The German Govermant mulls free public transport to avert Eu lawsuit and diesel drivng bans

14 February 2018

The EU Commission has urged Germany to finally ensure compliance with its nitrogen oxide (NOx) limits after years of excessive air pollution in various German cities. If these limits are not met, the Commission threatens a lawsuit in the European Court of Justice and the Government could have no choice but to introduce diesel driving bans. In order to reduce the air pollution caused by cars and avoid these eventualities, the German government wants to significantly strengthen its measures for clean air in German cities and is even considering the introduction of free local public transport.

This is reported by the German Press Agency, citing a letter from Environment Minister Barbara Hendricks, Transport Minister Christian Schmidt and Chancellor Peter Altmaier to EU Environment Commissioner Karmenu Vella. The ministers propose to test the effectiveness of free public transport in reducing the number of private cars in five cities, with Bonn, Essen, Herrenberg (in Baden-WÜrttemberg), Reutlingen and Mannheim being mentioned. Intriguingly, Reutlingen is the only one of ten cities recently named as looking to ban diesel vehicles within their limits in order to achieve air quality targets. In addition, cities should be supported to put in place effective traffic rules ′on demand’ to reduce air pollution caused by cars and there should also be ′low emission zones’ for heavy goods traffic.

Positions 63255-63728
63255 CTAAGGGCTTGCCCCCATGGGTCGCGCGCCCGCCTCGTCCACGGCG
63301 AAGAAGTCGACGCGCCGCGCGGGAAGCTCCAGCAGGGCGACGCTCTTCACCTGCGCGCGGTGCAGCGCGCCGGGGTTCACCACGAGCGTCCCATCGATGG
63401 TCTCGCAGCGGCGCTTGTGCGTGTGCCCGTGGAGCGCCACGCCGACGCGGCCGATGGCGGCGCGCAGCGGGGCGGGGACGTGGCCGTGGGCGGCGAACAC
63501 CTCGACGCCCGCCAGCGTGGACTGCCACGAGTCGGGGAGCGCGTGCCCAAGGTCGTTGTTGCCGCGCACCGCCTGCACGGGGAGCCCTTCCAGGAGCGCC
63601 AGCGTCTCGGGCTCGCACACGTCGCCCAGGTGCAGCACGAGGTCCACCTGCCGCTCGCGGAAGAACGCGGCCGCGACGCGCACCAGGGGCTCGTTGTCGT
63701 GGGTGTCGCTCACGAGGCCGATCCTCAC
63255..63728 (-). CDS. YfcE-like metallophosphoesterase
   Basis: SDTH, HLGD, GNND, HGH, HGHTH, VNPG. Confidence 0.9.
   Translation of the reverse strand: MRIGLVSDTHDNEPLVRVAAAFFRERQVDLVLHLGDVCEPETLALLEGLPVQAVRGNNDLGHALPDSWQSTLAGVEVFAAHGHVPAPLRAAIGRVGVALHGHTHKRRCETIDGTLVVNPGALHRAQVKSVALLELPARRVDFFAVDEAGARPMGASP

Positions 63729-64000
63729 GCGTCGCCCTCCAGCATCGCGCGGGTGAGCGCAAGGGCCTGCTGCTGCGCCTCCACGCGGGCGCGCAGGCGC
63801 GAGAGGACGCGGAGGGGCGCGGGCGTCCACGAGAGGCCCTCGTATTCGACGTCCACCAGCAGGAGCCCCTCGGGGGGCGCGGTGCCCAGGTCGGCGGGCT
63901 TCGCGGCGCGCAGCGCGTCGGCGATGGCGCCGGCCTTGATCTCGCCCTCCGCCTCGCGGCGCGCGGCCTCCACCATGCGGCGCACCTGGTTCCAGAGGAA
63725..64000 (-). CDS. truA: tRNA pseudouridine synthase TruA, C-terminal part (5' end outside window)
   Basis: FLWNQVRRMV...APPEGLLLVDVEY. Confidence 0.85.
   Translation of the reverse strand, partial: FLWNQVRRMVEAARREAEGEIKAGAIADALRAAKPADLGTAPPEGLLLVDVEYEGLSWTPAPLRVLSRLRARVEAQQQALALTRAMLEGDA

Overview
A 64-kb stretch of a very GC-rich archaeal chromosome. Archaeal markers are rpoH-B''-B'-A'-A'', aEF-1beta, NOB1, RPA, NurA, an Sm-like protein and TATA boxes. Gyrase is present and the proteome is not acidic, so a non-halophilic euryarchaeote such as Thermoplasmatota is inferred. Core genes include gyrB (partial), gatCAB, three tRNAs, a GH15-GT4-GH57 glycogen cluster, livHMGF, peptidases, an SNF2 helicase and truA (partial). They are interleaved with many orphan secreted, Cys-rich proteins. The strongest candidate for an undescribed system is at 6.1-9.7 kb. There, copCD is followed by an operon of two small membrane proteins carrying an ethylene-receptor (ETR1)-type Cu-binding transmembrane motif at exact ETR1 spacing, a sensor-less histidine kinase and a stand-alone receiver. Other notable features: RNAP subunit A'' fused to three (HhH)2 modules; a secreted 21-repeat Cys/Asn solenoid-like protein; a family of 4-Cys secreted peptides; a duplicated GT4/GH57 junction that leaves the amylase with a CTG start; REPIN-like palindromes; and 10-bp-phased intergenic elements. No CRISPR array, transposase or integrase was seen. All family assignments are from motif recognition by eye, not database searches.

According to the Association of German Transport Companies (VDV), there is currently no free public transport in Germany and the proposal means that the Government would need to provide financial support to any states and municipalities seeking to introduce it. The VDV states that about half of the transport companies finances come from ticket sales and so, ′the taxpayer would ultimately have to finance it.’ Moreover, the VDV points out that additional funding would be required for new buses, trains and staff as ′we would have tremendous passenger growth with free transport.’

The mayor of Bonn Ashok Sridharan told the German press agency that there are problems with testing free public transport. The number of buses and trams would have to increase significantly and the buses would have to be buses with a clean powertrain. ′But I’m not aware of a manufacturer who can deliver electric buses in the short term in the quantities we need,’ he said.

The German Government has previously conceded that numerous cities will probably not be able to meet the EU limit values ″‹″‹for NOx by 2020. In their new coalition agreement, the Christian Democratic Union (CDU) and the Social Democratic Party (SPD) have agreed to increase efforts with countries and local authorities to improve air quality. The key policy implications of the coalition treaty for the automotive sector are increased incentives for electric taxis and light commercial vehicles, expansion of the charging network and reduced taxation for electric company cars.

As for driving bans, this subject will again be discussed on February 22 at the Federal Administrative Court in Leipzig. The court could make a landmark ruling on whether driving bans are lawful.